In safe hands


LENS OF RECORD  Shaw-Smith’s camera captured the skill and authenticity of crafts like weaving, boatbuilding, masonry, carpentry and tailoring in the ’70s and ’80s

David Shaw-Smith’s family on his timeless and immeasurable contribution to Ireland’s traditional crafts and crafters

Oisín McGovern

“David Shaw-Smith’s camera did for arts and crafts what the other David (Attenborough) did for wildlife.” So said Willie McHugh when summing up the life’s work of ‘Hands’ filmmaker David-Shaw Smith, in a 2012 interview with The Mayo News.
Since David’s passing last weekend, tributes have poured in from far and wide, including from RTÉ and Uachtarán Michael D Higgins.
Yet, it is probably that single sentence from McHugh that best summarises David’s contribution to Irish arts and crafts.
The clarity with which Shaw-Smith’s camera captured the skill and authenticity of crafts like weaving, boatbuilding, masonry, carpentry and tailoring in the ’70s and ’80s is simply un-paralleled.
Including the multi-award-winning series ‘Hands’, David produced over 90 documentaries in total, as well as a book entitled ‘Traditional Crafts of Ireland’.
Just as Sir Attenborough worked into his 90s, Mr Shaw-Smith’s own family reckon that, had his health not declined, he would’ve carried on adding to his vast portfolio.  Indeed, David was busy working on an audio-visual Irish heritage archive up until his final illness.
Sitting physically distanced from The Mayo News in David’s beloved Lough Carra home, his wife Sally and daughters Melissa and Emma fondly recall his days spent travelling and trailing the country documenting old crafts that were quickly disappearing.
From his boyhood in Dundrum in south county Dublin, David was very much at one with nature. At the time, the now-bustling suburb was as rural as any county in Ireland.
“At the time, Dundrum was farmland, so those local kids were out on the farms,” his daughter Melissa explains. “As well as enjoying the kids, he was also fascinated by the machinery of the farms. He writes about it in his memoir, where he can recall the sounds that the thresher would make at harvest time.  
“He was fascinated by that way of life, and that was what he grew up with. It was on his doorstep.”
After working for a while as a floor manager with RTÉ, David soon discovered his true calling behind the lens of a camera. He purchased a Bolex camera and began his career making freelance documentaries.

Disappearing world
The seeds of ‘Hands’ were first sown when David fell in love with the west of Ireland after his parents moved to Oughterard in the 1950s.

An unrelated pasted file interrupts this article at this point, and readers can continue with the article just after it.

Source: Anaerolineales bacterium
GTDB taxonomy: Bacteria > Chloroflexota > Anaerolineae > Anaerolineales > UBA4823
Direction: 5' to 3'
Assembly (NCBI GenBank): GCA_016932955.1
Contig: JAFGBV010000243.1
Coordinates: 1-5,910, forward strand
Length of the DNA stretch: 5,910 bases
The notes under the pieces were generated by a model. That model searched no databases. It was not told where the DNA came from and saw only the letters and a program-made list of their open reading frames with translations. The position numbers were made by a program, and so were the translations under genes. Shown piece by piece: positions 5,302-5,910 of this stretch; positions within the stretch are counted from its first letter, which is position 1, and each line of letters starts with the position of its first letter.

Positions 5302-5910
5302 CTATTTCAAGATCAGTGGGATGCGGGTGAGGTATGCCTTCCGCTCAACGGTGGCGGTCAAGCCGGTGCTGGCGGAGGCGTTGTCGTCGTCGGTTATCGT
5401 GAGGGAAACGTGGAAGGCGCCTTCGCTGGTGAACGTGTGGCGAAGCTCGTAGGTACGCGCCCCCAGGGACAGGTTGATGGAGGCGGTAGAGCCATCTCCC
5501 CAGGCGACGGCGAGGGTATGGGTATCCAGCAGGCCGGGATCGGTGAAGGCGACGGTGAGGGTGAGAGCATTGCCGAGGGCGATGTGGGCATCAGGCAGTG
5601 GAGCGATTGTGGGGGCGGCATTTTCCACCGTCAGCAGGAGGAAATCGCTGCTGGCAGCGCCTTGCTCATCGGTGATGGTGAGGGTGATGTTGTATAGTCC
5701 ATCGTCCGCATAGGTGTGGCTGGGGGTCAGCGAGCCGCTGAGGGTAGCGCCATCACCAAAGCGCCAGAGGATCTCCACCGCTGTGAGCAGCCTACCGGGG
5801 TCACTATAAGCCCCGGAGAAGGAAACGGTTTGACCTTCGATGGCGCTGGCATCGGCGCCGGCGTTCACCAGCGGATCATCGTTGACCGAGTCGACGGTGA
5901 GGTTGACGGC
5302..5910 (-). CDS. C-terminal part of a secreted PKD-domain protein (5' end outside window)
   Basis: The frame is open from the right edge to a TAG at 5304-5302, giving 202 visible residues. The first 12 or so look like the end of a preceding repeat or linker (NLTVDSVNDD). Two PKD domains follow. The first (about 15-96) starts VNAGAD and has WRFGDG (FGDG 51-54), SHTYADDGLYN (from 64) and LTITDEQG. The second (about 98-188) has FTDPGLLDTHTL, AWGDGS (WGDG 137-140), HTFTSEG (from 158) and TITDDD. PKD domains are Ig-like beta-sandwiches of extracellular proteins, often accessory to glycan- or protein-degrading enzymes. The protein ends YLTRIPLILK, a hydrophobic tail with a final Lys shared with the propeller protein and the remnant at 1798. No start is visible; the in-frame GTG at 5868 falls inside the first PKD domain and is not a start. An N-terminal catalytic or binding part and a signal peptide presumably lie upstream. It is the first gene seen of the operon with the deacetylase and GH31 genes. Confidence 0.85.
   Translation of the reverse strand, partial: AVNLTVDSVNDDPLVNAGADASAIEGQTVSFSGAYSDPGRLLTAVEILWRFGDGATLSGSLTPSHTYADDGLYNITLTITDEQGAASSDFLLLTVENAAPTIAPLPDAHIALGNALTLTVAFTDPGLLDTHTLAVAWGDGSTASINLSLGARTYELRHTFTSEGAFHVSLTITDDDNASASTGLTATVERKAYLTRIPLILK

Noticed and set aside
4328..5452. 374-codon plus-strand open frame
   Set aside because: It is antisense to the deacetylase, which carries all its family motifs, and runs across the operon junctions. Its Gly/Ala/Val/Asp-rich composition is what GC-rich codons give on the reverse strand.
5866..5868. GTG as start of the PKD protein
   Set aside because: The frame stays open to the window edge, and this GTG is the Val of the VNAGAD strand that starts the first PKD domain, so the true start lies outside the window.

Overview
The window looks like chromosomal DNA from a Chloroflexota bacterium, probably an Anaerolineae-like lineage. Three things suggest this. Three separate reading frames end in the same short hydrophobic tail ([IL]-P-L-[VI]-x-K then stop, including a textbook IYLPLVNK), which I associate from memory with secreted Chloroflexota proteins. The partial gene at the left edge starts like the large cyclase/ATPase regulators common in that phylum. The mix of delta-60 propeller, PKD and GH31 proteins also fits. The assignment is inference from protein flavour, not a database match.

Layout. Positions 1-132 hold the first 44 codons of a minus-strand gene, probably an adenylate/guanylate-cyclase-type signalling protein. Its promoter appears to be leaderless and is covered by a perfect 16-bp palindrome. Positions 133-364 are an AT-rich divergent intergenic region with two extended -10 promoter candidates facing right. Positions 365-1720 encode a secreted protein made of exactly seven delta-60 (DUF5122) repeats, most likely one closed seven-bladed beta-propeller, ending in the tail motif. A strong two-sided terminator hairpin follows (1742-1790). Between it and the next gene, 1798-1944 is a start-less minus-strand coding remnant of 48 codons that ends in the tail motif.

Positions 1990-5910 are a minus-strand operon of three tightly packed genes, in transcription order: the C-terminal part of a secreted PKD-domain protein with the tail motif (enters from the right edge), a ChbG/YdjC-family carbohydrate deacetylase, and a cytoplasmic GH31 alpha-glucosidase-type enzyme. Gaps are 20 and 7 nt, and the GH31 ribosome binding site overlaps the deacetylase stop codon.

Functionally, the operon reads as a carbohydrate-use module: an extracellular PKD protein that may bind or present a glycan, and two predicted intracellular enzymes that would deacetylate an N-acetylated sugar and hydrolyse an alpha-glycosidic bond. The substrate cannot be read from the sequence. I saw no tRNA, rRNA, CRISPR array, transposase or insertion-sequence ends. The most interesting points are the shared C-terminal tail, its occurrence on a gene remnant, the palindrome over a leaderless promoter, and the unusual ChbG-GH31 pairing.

However, the seed germinated when the Shaw-Smiths made four films on the Greek island of Corfu – where Sally and David had honeymooned – capturing the island’s unique but vanishing traditions.
“Everything about village life was traditional; from the way they farmed, to the way they made bread and spun wool,” Melissa recalls. “It was a very traditional life. That was the reason why when they came home, they looked on the way of life in the west as being something special.”
A man ahead of his time, David knew that it would not be long before the old crafts and traditions of Ireland and the rest of Europe gave way to modernity.
“That was the real start. At that stage we knew it was disappearing very fast,” says Sally, who worked as his sound assistant for many years.
Never did any of the Shaw-Smiths imagine the legacy that their father would leave over 40 years later. The ‘Hands’ series concluded after 37 episodes in the early 90s, but its popularity continues to endure globally.
“When Mum and Dad set out to make this series, they thought they were doing it purely for archival purposes. They had no idea at the time that people would have such interest it,” Melissa remarks.
“If they knew that 30 or 40 years on that there would still be this interest, they would’ve been gobsmacked. They didn’t know that would become their life’s work.”

100 lifetimes
David passed on his love of arts and crafts in many other ways. The Shaw-Smith’s Lough Carra home is bedecked with splendid paintings and drawings made by their four children, who were often on set while David was filming.  
David was also keen to pass on his wealth of skills to trainee film editors and producers.  Melissa explains: “It was important to him to see a continuation of not only film skills, but of skills and crafts in general. He really understood the importance of apprenticeship.”
He was also instrumental in setting up of Cearta Inneona in Bellmullet – which successfully ran blacksmith apprenticeship courses for five years.
Indeed, his children reckon David would have needed another lifetime to document everyone and everything he wished to record.
“If he had another life to live, he probably would’ve wanted to take the international family that he has and go to India and Nepal and all over the world,” says his eldest daughter Emma.
“In a way what he did in Ireland was happening globally. All over the world these traditions are dying out, and there needs to be people in each of those countries doing what he did…because they’re all going, everywhere.”
Sally agrees: “He would love to have gone on and done that all over the world, but it would’ve taken 100 lifetimes or more.”